Truth: Successful Coaches and Athletes Think in Years not Months
By: Spencer Arnold
When I walked into my high school weight room at fourteen years old I had no idea what sport was about to ignite in my life. I weighed 80 pounds soaking wet, had little to no idea how to perform a snatch and was just looking to find a way to be good at a sport, literally any sport. If someone had looked at my results or growth that first six months of training they would have thought my coach was an idiot. Very little happened. I wasn’t the most athletic kid on the planet, I certainly was not very strong and therefore the groundwork being laid took longer than most kids my age. But I knew I was getting better. I could sense it and I could feel it with every repetition and every workout. However, if you had looked at my workout plan and my results in a six-month microscope over what would eventually be a fifteen year career, you would’ve thought my coach was terrible.
With the advent of social media and instant access to training halls around the world, our culture has forgotten the place of consistent, steady regular work. We see an athlete move from relatively nameless to the podium in what seems like three months and assume it will be the same for us. Athletes follow other athletes and lose perspective. Instagram doesn’t show the gritty six years of work that led to the podium.This gives us a terrible understanding of what makes good programming what should be valued in development.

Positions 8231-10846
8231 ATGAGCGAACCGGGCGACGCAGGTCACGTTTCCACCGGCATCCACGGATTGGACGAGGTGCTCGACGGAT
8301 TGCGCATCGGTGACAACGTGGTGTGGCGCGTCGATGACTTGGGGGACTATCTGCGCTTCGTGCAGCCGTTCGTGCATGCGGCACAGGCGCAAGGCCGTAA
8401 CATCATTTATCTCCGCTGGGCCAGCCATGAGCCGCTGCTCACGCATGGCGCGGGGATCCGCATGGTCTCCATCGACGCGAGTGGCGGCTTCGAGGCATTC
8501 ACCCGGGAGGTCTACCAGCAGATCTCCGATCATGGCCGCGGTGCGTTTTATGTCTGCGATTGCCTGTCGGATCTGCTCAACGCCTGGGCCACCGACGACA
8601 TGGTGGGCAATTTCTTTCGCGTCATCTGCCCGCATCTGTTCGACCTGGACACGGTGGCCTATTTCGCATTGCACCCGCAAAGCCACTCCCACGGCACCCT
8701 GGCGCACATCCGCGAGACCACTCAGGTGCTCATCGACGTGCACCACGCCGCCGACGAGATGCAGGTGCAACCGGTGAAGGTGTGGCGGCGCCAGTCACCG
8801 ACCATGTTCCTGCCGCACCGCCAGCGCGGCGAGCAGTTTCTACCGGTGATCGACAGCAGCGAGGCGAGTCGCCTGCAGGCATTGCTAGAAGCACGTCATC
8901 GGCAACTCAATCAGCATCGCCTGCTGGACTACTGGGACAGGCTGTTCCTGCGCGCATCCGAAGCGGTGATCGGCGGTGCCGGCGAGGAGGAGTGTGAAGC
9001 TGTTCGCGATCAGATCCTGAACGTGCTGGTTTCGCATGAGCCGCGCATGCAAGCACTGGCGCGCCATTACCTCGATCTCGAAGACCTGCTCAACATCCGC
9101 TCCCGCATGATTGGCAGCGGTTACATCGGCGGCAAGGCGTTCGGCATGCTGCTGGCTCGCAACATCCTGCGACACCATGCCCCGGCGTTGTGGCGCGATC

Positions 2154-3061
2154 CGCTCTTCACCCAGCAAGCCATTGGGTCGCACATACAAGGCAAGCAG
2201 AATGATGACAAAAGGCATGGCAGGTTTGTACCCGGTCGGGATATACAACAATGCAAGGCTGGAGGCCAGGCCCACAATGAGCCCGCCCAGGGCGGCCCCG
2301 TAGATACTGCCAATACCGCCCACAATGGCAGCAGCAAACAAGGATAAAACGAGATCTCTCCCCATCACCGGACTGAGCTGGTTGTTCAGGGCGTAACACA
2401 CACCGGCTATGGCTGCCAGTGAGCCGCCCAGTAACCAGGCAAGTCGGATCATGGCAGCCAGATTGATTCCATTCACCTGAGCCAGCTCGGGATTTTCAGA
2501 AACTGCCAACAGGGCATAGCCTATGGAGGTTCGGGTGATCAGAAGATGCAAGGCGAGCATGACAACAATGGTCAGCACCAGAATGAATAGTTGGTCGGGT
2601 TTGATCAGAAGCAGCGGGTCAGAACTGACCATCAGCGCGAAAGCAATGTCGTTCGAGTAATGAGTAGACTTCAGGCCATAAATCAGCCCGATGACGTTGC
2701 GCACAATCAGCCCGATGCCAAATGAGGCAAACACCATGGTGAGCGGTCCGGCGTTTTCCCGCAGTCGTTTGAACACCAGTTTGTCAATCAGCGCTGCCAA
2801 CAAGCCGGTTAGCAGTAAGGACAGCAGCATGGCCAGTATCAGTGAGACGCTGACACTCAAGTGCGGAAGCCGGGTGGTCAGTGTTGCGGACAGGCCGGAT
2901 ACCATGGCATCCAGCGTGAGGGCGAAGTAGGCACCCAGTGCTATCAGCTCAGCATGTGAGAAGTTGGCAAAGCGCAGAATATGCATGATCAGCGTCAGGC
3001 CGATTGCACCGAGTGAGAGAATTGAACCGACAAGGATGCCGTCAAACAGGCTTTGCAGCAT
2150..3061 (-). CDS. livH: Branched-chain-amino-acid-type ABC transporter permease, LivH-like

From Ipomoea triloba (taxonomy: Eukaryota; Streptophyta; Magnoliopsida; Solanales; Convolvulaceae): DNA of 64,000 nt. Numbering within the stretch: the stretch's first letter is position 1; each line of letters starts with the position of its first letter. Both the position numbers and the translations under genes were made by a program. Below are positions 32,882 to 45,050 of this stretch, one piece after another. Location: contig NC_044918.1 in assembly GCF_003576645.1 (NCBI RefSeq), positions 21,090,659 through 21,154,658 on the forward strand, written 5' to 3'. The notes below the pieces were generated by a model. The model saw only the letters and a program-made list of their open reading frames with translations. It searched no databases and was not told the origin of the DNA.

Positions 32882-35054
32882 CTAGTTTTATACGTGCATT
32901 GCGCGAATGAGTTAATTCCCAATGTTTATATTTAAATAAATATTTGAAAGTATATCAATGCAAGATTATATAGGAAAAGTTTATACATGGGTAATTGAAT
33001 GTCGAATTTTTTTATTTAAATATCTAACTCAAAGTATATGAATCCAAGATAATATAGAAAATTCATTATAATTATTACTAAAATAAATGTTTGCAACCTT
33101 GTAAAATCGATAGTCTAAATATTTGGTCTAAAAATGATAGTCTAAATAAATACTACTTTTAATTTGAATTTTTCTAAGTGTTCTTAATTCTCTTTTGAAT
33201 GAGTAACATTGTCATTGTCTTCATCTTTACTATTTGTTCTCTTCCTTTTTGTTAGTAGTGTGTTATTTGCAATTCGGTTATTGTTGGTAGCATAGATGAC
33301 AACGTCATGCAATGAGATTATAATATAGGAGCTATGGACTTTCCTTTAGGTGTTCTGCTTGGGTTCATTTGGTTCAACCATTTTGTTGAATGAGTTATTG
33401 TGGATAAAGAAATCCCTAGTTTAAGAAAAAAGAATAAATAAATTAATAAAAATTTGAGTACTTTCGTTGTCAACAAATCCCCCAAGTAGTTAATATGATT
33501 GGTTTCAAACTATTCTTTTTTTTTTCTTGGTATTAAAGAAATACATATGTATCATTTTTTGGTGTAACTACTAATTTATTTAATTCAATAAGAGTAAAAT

So simply put: play the long game. Safe consistent measured workouts will speak for themselves over a long period of time. Don’t look at program results through a five month microscope but a multi-year broad spectrum lens.
Coaches and athletes remember there is so much of a persons career and an athlete’s performance but you will never see. There will always be a temptation to jump on the bandwagon of an athlete who appears to have come out of nowhere and all the sudden has one hundred eighty kilos over their head. The Internet loves this! However, what the Internet and social media won’t pay highlight is when that athlete is watching weightlifting two years later because of injury or because of burn out. What our culture does not praise nor highlight is the athlete and the coach who writes and perform workouts with a long view in perspective.
Writing workouts with year-long plans as the backdrop helps make weightlifting a career not just a two-year hobby. Athletes who can buy in to a coach for a career of development will be far more successful long term. Don’t be tricked by the façade of success. That deception is not reality and will flash before our eyes with waves and waves of different athletes and will be gone as quickly as it came.